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Sukkot, a Hebrew word meaning “booths” or “huts,” refers to the annual Jewish festival of giving thanks for a bountiful fall harvest and commemorates the 40 years of Jewish wandering in the desert after the giving of the Torah atop Mt. Sinai.
What is a lulav and etrog? Learn about the customs, ritual objects, and music associated with Sukkot.
As a people with agricultural roots, Jews have found many ways to mark the seasonal and environmental changes that occur throughout the year. Sukkot has numerous other themes and areas of focus that encompass seasonal, historical, and theological perspectives. It is among the festivals that fall in the Hebrew month of Tishrei, emphasizing not only the cycles of the earth, but also the cycles of Jewish life. (The other holidays in Tishrei are Rosh HaShanah, Yom Kippur, and Simchat Torah.)
The Jewish New Year of the Trees, or Tu BiSh’vat, lends itself to many home observations and activities. Here are some ideas for crafts, planting, quiet activities, and more.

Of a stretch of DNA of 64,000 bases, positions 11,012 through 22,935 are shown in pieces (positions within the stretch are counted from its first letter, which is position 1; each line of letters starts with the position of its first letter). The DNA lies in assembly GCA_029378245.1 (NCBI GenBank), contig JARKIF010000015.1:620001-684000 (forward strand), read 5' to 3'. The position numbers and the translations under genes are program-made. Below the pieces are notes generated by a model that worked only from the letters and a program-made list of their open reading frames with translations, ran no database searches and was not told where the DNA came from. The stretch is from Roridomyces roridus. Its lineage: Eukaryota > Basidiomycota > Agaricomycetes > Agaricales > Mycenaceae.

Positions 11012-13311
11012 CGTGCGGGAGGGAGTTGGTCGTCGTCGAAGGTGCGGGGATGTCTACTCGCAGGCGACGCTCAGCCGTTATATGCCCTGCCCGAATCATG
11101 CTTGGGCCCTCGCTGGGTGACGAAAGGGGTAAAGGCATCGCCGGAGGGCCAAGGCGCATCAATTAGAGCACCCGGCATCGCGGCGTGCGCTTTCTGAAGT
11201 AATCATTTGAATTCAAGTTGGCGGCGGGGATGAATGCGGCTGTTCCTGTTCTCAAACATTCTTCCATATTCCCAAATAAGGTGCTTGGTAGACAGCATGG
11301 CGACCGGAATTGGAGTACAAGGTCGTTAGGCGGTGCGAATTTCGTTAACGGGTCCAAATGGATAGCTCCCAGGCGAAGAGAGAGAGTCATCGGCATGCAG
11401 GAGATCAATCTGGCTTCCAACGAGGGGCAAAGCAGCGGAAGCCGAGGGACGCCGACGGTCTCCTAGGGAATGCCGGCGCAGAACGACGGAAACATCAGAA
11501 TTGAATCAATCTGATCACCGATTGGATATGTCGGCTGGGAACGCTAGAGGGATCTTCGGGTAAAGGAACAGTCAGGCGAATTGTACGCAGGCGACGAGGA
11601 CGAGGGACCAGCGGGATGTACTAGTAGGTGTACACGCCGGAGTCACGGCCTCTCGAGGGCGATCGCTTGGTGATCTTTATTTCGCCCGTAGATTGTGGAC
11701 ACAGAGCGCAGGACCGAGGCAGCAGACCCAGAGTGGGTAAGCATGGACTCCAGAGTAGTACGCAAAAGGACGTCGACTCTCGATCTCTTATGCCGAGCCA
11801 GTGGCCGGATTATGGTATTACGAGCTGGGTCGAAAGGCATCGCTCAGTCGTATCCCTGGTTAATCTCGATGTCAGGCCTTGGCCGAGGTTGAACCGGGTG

It is a tradition that we observe as Americans as well, as we enter into booths each fall (and occasionally at other moments during the year) in order to make our voices heard and exercise our right to vote.
Parents and kids can work together to make these pretty lanterns, perfect for decorating the sukkah.
While all Jewish holidays serve as great opportunities to practice audacious hospitality, Sukkot has always stood out to me as the most audaciously hospitable of Jewish holidays. What other time of year do we build a temporary makeshift house through the commandment of inviting ushpizin (guests)...